In a statement sent hours after Verra's announcement, Toucan said that it has always viewed its method for bridging retired carbon credits onto the blockchain as "not optimal," yet it had been the only way to build "a transparent, deterministic, blockchain-based carbon registry" that avoided double counting.
Creating a system that could safely connect "on-chain and off-chain registries would allow credit prices on each market to maintain parity," thereby giving traditional carbon traders the benefits of the on-chain market, like new applications for carbon credits and access to a fast-growing sector of the carbon market.
While Toucan welcomes the idea of credits in an "immobilized" state, its founder Raphael Haupt said in a public forum that they will be doing everything they can to "keep the Web3 ethos alive."
While there are concerns about how new methods will be implemented, "I think the overall marching direction is the right one and we'll do everything we can to hold the Web3 flag high in the sky," he said.
But not all are pleased with Verra's handling of the situation. KlimaDAO – a Web3 group that issues KLIMA tokens backed by BCT – said that while Verra's decision is "a broadly positive move forward for the Web3 carbon space," Verra has "done little to engage with the emerging on-chain carbon market, as evident by the frustration of many working in this space."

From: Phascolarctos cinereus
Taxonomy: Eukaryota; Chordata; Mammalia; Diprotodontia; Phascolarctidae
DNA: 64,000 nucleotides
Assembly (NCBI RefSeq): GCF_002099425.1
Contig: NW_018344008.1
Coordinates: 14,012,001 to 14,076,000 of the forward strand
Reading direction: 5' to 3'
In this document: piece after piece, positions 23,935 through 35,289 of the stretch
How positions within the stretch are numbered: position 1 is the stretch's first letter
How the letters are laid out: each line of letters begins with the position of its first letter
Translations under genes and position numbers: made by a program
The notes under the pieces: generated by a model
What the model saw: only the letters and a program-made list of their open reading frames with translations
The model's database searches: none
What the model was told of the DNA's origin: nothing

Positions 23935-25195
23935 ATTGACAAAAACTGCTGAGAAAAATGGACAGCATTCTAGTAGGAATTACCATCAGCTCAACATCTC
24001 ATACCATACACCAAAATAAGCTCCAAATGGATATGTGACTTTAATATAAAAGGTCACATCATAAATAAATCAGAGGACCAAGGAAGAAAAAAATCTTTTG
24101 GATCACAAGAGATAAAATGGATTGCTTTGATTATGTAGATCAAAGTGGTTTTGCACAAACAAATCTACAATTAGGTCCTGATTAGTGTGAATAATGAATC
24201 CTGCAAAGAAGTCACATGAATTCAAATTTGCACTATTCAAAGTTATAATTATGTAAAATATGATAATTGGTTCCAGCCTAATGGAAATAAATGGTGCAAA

"This 'closed doors' approach to development is quite anathema to the Web3 ethos of transparency, and is clearly a thorn between both sides of this market," KlimaDAO wrote in a statement posted to its website.
The value of KlimaDAO's KLIMA token plummeted in the hours after Verra's announcement, from about $5.68 to a low of $4.74, according to CoinMarketCap data. The tokens reached a peak value of $3,681 in October 2021, the month Toucan was launched.
Transparency is key
The Web3 ethos that Toucan and KlimaDAO will work to keep alive may come into conflict with the voluntary carbon market's traditional principals around transparency, some market observers have said. While traditional registries like Verra uphold a know-your-customer ethos, where buyers and sellers are known in every transaction along a credit's chain of custody, the BCT transactions across the blockchain don't provide the same level of detail.
Stephen Donofrio, director of the carbon market intelligence group Ecosystems Marketplace, explained that market integrity depends on the ability to track the life of a carbon credit from issuance to retirement with great granularity.
"Some credits might get passed around between intermediaries before retirement, others might go directly from producer to buyer," Donofrio said. "If we don't know the inter-market dynamics, then it's really hard to understand the market trends and market interests in certain attributes. Because these are all very different types of credits."
A credit traded amongst brokers, for instance, sends different market signals than those that are directly purchased by emitters, and it's crucial for this data to be tied to each credit and trackable through every transaction to gain market intelligence, he said.
"Clearly there is a role for Web3 to play," said Donofrio. "The market just needs to develop the right sort of infrastructure and rules to make sure it's done with transparency and integrity."